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The research interests of Lisa M. Rimsza, M.D., encompass aggressive B-cell lymphomas and the development of clinical molecular diagnostic tools for improved treatment.
Clinical assay development. Lymphoma is a heterogeneous condition that includes over 100 pathologically and clinically distinct malignancies. With the advent of highly sensitive genomic techniques, an increasing number of lymphoid malignancies previously thought to be single disease entities are being resolved into distinct subtypes with significantly different prognoses and survival rates. The emergence of these morphologically indistinguishable subtypes within a given malignancy underscores the clinical need for novel molecular methods for accurate profiling and diagnosis of these malignancies.
Using digital gene expression profiling, Dr. Rimsza and her colleagues developed the cell of origin Lymph2Cx assay to molecularly subtype diffuse large B-cell lymphoma (DLBCL), which comprises three distinct subtypes — namely, GCB, ABC and UNC. Dr. Rimsza subsequently established the first and only College of American Pathologists (CAP) and Clinical Laboratory Improvement Amendments (CLIA)-certified molecular laboratory to offer the Lymph2Cx assay clinically and exclusively to Mayo Clinic patients. This assay is currently undergoing FDA validation for worldwide clinical dissemination. In a similar manner, Dr. Rimsza and her colleagues are pioneers for the development of similar tests within other lymphoid malignancies, including primary mediastinal B-cell lymphoma (PMBCL) and mantle cell lymphoma (MCL).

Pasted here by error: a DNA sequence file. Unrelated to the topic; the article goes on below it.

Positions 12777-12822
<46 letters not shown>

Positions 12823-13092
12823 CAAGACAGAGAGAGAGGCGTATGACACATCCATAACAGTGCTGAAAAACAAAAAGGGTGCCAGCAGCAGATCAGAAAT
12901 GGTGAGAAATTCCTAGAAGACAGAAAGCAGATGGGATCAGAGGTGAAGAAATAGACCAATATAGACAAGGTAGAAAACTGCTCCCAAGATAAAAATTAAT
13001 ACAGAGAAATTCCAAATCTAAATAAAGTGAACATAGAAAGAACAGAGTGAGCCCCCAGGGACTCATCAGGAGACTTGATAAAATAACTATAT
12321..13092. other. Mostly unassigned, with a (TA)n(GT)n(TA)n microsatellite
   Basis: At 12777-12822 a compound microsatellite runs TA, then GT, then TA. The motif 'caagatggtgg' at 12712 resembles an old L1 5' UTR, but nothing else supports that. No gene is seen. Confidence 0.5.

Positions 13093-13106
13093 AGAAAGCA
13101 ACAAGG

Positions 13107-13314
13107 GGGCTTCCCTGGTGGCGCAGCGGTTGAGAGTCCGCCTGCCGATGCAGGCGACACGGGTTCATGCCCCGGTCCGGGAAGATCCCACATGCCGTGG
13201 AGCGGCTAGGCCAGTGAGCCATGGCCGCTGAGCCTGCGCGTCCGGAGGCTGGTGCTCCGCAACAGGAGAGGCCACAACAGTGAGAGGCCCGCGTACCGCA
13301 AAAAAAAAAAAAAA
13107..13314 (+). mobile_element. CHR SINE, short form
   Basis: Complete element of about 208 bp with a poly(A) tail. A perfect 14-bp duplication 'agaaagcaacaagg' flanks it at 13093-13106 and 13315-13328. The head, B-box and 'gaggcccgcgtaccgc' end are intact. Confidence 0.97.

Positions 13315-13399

HIV-related lymphoma. The immunocompromised status of patients with HIV and the inability of their immune systems to execute appropriate responses have long been associated with an increased risk of developing cancer, particularly AIDS-defining cancers including lymphoma. Although the advent of highly efficacious combined antiretroviral therapies (cART) has significantly reduced the rate, individuals with HIV are still 17 times more likely to receive a diagnosis of DLBCL compared with individuals without HIV. Moreover, DLBCL is more aggressive in HIV-positive than HIV-negative cases, frequently presenting at advanced stages with high tumor burdens and poor prognoses.
Original research within Dr. Rimsza's lab examines the transcriptional and genomic differences between lymphomas arising in individuals with HIV versus individuals without HIV. Although immune deregulation is suspected to play a significant role, the lab is predominately interested in altered cancer signaling in the pathogenesis of lymphoma, particularly DLBCL, in individuals with HIV. Preliminary data have shown that HIV-positive DLBCL tumors have augmented DNA damage responses as well as enhanced genomic stability compared with HIV-negative tumors. Additional translational studies to validate these findings are underway, and future in vitro work is planned to identify the mechanisms underlying these observations, as well as novel therapeutic targets.
Immune evasion in lymphoma. Another research focus is the clinical impact and mechanisms of lost major histocompatibility class II (MHCII) antigens in B-cell lymphomas. Loss of expression of these molecules on the surface of lymphoma cells renders the cells unable to present tumor antigens and thus unable to activate the immune system, which results in immune evasion and poor patient survival.
Dr. Rimsza is co-investigator for Genomic Predictors of Early Relapse in Immunochemotherapy-Treated Follicular Lymphoma, a University of Iowa/Mayo Clinic Lymphoma SPORE study which aims to develop a biomarker assay for the identification of patients at high risk of early progression and for which Dr. Rimsza's lab coordinates tissue acquisition.
The drive behind Dr. Rimsza's research is to improve the diagnostic and prognostic capabilities of clinicians by arming them with the best diagnostic tools. Better diagnostics means better treatment and, most important, a better quality of life for patients.
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